Tate Modern expands with old power station
The gallery beside the River Thames opened in 2000 and succeeded beyond its creators’ wildest dreams, becoming the world’s most visited modern art museum.
Starting Friday, the public can visit its 260 million pound ($367 million) extension, a 10-story, pyramid-shaped structure by Swiss architecture firm Herzog & de Meuron.
It’s a striking building, clad in a lattice of bricks whose texture has been likened to a nubbly old sweater. Inside, rugged concrete columns under soaring ceilings evoke the site’s industrial past. Parts of the old power station have been transformed - concrete tanks that once stored oil are now performance spaces.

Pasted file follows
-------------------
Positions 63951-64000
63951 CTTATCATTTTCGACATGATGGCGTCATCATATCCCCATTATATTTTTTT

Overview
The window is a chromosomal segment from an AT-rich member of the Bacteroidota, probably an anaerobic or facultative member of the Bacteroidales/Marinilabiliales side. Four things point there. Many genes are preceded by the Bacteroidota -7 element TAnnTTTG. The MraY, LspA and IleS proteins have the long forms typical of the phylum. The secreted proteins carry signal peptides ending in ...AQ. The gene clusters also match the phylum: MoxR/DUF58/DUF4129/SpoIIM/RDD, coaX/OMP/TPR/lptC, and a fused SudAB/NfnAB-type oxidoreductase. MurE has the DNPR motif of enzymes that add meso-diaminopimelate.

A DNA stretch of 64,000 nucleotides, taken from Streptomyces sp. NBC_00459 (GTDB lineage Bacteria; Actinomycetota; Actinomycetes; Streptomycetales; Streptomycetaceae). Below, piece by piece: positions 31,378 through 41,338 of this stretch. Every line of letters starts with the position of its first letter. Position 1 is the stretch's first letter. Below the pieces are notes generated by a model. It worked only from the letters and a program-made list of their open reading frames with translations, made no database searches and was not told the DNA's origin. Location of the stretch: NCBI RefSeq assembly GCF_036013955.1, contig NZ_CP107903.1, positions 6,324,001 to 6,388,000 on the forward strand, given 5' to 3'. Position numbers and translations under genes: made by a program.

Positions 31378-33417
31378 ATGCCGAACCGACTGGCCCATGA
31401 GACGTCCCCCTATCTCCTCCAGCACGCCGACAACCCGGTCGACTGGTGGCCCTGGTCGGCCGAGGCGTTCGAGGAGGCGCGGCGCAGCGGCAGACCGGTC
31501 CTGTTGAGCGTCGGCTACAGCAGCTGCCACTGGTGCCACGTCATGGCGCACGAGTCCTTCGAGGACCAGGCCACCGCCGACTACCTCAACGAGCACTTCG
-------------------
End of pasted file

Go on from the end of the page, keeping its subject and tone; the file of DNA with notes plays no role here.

Tate Director Nicholas Serota said Tuesday that the gallery now has 60 percent more space, allowing it “to show a much more diverse range of work than we have previously been able to do.”
More than a third of the post-1960 artwork on display is by female artists. Morris says the gender imbalance is bigger in the older work because “until recently, it wasn’t a level playing field.”
There’s work by giants of modern art such as Henri Matisse, Pablo Picasso and Mark Rothko in the old building, now known as the Boiler House. The newly built Switch House contains more recent art.